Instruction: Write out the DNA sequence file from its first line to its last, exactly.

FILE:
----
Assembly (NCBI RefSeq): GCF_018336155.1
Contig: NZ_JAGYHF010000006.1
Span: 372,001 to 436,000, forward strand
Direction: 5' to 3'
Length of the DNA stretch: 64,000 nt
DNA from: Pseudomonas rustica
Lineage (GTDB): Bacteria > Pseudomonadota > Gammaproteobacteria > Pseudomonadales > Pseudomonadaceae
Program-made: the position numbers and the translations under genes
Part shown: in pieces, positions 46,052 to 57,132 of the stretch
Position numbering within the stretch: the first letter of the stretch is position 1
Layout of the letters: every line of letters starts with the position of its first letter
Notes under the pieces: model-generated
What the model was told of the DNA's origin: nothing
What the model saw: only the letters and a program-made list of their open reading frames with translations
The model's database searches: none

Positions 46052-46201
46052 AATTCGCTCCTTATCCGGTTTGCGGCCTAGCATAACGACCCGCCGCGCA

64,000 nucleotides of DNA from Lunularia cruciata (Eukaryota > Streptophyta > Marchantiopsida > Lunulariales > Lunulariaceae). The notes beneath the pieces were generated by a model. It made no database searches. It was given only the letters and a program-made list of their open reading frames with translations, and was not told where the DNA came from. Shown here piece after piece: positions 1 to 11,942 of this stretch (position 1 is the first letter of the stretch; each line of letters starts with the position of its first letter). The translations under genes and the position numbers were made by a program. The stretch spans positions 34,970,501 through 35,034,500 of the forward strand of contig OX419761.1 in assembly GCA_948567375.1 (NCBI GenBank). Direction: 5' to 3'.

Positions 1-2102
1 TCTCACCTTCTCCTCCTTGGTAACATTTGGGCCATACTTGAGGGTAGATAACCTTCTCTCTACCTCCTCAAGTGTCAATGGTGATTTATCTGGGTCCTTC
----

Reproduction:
Assembly (NCBI RefSeq): GCF_018336155.1
Contig: NZ_JAGYHF010000006.1
Span: 372,001 to 436,000, forward strand
Direction: 5' to 3'
Length of the DNA stretch: 64,000 nt
DNA from: Pseudomonas rustica
Lineage (GTDB): Bacteria > Pseudomonadota > Gammaproteobacteria > Pseudomonadales > Pseudomonadaceae
Program-made: the position numbers and the translations under genes
Part shown: in pieces, positions 46,052 to 57,132 of the stretch
Position numbering within the stretch: the first letter of the stretch is position 1
Layout of the letters: every line of letters starts with the position of its first letter
Notes under the pieces: model-generated
What the model was told of the DNA's origin: nothing
What the model saw: only the letters and a program-made list of their open reading frames with translations
The model's database searches: none

Positions 46052-46201
46052 AATTCGCTCCTTATCCGGTTTGCGGCCTAGCATAACGACCCGCCGCGCA

64,000 nucleotides of DNA from Lunularia cruciata (Eukaryota > Streptophyta > Marchantiopsida > Lunulariales > Lunulariaceae). The notes beneath the pieces were generated by a model. It made no database searches. It was given only the letters and a program-made list of their open reading frames with translations, and was not told where the DNA came from. Shown here piece after piece: positions 1 to 11,942 of this stretch (position 1 is the first letter of the stretch; each line of letters starts with the position of its first letter). The translations under genes and the position numbers were made by a program. The stretch spans positions 34,970,501 through 35,034,500 of the forward strand of contig OX419761.1 in assembly GCA_948567375.1 (NCBI GenBank). Direction: 5' to 3'.

Positions 1-2102
1 TCTCACCTTCTCCTCCTTGGTAACATTTGGGCCATACTTGAGGGTAGATAACCTTCTCTCTACCTCCTCAAGTGTCAATGGTGATTTATCTGGGTCCTTC